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The Tuxedo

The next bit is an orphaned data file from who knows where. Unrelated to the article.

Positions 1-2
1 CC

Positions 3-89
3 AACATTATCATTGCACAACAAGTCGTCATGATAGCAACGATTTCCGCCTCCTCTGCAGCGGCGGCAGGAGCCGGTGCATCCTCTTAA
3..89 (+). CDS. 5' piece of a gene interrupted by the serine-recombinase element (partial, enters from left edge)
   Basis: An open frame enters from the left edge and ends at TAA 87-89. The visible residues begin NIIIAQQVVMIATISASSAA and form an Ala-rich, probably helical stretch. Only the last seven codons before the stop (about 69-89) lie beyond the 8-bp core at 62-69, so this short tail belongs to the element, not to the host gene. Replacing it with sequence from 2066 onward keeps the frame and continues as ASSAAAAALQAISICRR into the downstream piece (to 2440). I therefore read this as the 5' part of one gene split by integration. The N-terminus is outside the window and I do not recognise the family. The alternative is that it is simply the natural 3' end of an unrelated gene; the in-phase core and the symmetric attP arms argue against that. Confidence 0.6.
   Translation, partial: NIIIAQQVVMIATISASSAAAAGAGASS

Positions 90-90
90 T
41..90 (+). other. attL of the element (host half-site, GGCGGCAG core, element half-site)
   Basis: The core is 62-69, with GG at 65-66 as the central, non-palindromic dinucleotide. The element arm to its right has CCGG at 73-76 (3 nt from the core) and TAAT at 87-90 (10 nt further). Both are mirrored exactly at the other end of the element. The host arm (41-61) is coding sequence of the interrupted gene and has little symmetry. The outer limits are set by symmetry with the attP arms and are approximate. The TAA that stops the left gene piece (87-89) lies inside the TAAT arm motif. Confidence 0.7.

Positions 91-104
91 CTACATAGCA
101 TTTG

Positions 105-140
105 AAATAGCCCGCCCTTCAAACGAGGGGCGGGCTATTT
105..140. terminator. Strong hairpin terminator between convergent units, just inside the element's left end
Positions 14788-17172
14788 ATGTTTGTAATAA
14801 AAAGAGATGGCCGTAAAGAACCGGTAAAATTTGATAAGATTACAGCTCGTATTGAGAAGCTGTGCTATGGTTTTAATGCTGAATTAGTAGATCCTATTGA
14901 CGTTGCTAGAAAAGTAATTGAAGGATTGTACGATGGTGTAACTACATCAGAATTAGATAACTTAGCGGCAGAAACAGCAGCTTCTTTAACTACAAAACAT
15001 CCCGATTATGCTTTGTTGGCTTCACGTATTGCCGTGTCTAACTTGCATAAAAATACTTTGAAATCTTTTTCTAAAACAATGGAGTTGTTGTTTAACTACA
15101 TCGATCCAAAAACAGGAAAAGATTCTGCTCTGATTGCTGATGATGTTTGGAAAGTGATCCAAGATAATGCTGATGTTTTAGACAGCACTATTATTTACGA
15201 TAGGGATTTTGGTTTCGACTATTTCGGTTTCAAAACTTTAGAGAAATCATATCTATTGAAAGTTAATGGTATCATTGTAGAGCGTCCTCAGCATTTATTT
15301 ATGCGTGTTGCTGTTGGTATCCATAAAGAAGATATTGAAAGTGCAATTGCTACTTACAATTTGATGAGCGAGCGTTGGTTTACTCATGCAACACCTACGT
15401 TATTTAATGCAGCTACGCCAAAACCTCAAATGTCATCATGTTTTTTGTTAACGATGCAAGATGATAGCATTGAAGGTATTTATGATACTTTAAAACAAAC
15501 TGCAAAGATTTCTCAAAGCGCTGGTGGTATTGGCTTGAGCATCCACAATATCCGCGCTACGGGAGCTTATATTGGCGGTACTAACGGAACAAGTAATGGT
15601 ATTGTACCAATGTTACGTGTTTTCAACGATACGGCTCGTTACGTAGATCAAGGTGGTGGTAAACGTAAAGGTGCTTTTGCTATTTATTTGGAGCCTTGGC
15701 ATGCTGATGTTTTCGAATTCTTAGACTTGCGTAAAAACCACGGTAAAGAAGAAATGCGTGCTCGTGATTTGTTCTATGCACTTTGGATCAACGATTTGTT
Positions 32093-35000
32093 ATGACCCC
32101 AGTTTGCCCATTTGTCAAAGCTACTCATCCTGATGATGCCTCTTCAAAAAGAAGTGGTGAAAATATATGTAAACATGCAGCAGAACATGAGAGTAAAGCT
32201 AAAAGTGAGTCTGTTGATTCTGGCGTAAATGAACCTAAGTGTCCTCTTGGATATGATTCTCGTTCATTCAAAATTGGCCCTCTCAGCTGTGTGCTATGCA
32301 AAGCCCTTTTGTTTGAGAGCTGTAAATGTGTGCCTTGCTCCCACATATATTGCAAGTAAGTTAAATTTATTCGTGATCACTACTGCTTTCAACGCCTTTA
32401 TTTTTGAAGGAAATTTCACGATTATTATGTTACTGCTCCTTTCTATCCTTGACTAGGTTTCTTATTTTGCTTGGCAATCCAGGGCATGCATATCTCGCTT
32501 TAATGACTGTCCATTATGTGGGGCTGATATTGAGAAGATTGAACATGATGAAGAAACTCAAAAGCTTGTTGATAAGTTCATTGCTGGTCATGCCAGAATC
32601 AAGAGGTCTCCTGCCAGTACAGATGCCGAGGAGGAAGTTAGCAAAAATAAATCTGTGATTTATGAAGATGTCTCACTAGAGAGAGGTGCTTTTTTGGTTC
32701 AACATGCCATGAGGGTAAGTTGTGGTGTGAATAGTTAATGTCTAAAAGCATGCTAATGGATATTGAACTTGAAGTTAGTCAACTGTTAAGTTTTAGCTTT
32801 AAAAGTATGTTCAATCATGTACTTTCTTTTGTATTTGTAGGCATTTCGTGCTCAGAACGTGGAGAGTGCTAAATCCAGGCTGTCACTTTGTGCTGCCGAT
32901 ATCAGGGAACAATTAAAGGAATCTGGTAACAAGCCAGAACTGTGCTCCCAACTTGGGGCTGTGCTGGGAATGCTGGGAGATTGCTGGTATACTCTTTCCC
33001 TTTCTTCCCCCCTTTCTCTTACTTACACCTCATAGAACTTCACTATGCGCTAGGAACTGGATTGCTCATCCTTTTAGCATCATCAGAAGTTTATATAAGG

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Aging gracefully is difficult for movie stars, but it can be particularly hard for action heroes, who are still expected to decimate foes, create mass havoc, and kick ass even at an age when they'd rather be napping on a beach somewhere. Jackie Chan made his mark performing superhuman stunts, but time has a way of creeping up on even the most formidable daredevil and martial artist. Accordingly, Chan's last few vehicles have attempted to compensate for their star's decreased mobility by piling on costars and gimmicks. First, Chan was paired with wisecracking motormouth Chris Tucker for the smash buddy-comedy Rush Hour and its sequel. Then, he was partnered with Owen Wilson as a laconic, anachronistic cowboy for Shanghai Noon. Now, and least promisingly, he's been teamed up with Jennifer Love Hewitt and a super-high-tech piece of formalwear for The Tuxedo. Essentially Jackie Chan's Inspector Gadget, The Tuxedo casts Chan as a particularly thin version of his trademark put-upon everyman. A meek cab driver nursing an unrequited crush on a pretty art dealer, Chan is pressed into service as a chauffeur for a James Bond-like secret agent after impressing C.S.A. operative Debi Mazar with his reckless disregard for human life during a frantic cab ride. Chan is further pressed into service after his secret-agent boss, seemingly fatally injured, instructs Chan to don his computer-enhanced suit and assume his identity. In a slightly less obnoxious variation on her role as a sadistic sexpot in Heartbreakers, Hewitt costars as a driven government agent who reluctantly teams up with Chan to fight a Bond-derived villain intent on taking over the world. Chan's American vehicles often rise or fall on the strength of his chemistry with his costars, but his sparks with Hewitt can charitably be described as nonexistent. Hewitt seems eager to shatter her girl-next-door-in-a-Wonderbra persona by playing rough-edged characters, but here, as in Heartbreakers, her acidic insults and put-downs are off-putting and unfunny. Like its titular garment, The Tuxedo is a frenetic, busy, expensive machine that looks good but runs on autopilot.